Data collection for each participant takes 12 to 14 weeks. Participants will be assessed at: baseline (T0), post intervention (T1, five weeks after baseline), and follow up (T2, six to eight weeks after T1). During all three assessments, participants fill out a set of digital questionnaires (for all measurements, see Measures). The software program Qualtrics will be used to gather data through the digital questionnaires. Completing the questionnaires will take up to 90 minutes per assessment. Participants can fill out the questionnaires at home or in their care home. During all assessments, an independent researcher is present to assist the participants with the questionnaire. The researchers will follow a standard protocol on how to assist the participants.
After informed consent and baseline assessment, blind for intervention, participants will be individually randomized into two groups using stratified randomization in combination with block randomization with varying block sizes of 4 and 6. To ensure equality of the groups, randomization will be stratified with regard to care organization and intelligent quotient (IQ) (mild intellectual disability, i.e. IQ ranging from 50 to 70 and borderline intellectual disability, i.e. IQ ranging from 70 to 85). An independent researcher will produce the allocation schedule using a computerized random number generator and afterwards conceal the schedule for the researchers. Blinding is only possible by the baseline assessment and after that, both participants and the researchers know which group participants have been assigned to.
After randomization, participants within the experimental group will be offered the serious game ‘You & I’, while participants within the control group will be placed on a waitlist. Participants from the experimental group will be asked to play the serious game on their own computer device at home or on a computer device of their care home. They have to complete eight gaming levels within four weeks, playing the game twice a week. To remind the participants to play the game, they will receive an impersonal email twice a week asking them whether they already played the game. Participants adherence is not necessarily noted anywhere. Anonymous digital game statistics will measure the compliance of the participants (how often the computer game has been completed). After four weeks, post intervention assessment is administered and six to eight weeks later, the participants complete follow-up assessment. Participants from the control group can play the serious game after they completed follow-up assessment.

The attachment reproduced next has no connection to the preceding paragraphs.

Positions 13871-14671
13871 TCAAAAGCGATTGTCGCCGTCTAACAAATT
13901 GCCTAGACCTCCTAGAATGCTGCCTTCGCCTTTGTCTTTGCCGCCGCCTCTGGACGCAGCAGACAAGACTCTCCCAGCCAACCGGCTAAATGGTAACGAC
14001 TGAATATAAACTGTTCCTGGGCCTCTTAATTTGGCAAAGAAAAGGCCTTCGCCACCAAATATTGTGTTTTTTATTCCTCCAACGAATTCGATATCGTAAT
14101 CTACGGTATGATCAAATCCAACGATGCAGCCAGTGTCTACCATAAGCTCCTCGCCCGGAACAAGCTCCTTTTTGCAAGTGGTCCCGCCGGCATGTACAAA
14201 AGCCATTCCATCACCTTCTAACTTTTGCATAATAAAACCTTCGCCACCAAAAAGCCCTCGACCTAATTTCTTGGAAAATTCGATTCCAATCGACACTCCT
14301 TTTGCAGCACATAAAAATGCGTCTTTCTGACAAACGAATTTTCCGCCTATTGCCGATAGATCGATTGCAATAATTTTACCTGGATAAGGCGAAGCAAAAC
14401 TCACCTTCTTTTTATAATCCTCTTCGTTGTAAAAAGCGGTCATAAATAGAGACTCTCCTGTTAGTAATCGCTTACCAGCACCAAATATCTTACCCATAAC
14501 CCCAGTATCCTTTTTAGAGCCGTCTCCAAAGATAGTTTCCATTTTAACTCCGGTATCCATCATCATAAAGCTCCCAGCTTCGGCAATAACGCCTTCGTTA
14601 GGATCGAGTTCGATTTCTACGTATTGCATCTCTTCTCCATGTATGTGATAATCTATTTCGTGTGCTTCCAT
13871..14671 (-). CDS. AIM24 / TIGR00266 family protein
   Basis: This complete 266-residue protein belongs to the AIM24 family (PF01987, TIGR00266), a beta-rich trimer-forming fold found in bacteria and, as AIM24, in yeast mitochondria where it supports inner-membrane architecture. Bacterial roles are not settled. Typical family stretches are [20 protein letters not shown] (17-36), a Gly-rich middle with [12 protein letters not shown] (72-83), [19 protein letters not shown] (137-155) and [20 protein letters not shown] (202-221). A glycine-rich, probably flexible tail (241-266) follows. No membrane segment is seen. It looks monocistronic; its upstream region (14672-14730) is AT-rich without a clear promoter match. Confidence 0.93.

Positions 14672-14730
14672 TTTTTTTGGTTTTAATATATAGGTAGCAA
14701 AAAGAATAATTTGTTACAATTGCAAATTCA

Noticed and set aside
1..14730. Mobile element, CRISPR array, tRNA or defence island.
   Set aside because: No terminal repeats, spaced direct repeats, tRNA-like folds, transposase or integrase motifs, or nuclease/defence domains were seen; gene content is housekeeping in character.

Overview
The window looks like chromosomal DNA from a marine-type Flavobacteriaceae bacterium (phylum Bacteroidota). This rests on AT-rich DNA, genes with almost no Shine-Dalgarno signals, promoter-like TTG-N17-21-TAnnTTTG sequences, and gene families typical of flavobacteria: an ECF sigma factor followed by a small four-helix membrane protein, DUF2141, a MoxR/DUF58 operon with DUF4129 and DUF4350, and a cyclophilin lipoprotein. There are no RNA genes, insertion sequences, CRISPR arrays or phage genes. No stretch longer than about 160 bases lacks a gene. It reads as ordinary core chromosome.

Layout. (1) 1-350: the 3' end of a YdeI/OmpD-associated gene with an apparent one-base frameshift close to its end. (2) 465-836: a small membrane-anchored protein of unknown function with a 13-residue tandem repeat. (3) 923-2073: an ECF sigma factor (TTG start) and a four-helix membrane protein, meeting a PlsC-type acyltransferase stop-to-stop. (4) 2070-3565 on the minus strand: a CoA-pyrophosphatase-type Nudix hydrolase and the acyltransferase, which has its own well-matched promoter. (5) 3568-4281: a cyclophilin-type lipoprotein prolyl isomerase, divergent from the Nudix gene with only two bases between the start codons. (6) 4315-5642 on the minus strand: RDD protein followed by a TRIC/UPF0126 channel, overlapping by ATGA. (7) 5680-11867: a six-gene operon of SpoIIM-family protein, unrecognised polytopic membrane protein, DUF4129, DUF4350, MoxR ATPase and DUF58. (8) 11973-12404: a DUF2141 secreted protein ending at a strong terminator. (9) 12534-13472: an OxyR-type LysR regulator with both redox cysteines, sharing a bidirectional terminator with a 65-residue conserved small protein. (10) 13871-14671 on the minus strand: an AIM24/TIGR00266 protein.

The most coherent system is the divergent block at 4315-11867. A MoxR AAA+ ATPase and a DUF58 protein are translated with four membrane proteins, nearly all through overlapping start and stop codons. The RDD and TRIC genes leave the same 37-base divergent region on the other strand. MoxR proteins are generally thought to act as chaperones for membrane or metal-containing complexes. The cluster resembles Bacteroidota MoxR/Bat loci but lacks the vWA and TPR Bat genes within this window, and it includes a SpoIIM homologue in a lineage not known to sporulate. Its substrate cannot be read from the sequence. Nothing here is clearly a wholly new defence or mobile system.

The intervention is a serious game called ‘You & I’ that focuses on the improvement of mentalizing abilities, including the regulation of stress. The second and last author in collaboration with adults with MBID and healthcare professionals developed the serious game. The serious game ‘You & I’ is based on the attachment theory , the practice-oriented book ‘Mentalization in clinical practice’ (in Dutch: Mentaliseren in de klinische praktijk) by Allen, Fonagy & Bateman  and the practice-oriented book ‘Mentalization can be learned’ (in Dutch: ‘Mentaliseren kan je leren’) by Dekker- van der Sande & Sterkenburg . The participant with MBID can play the game independently on a tablet or computer.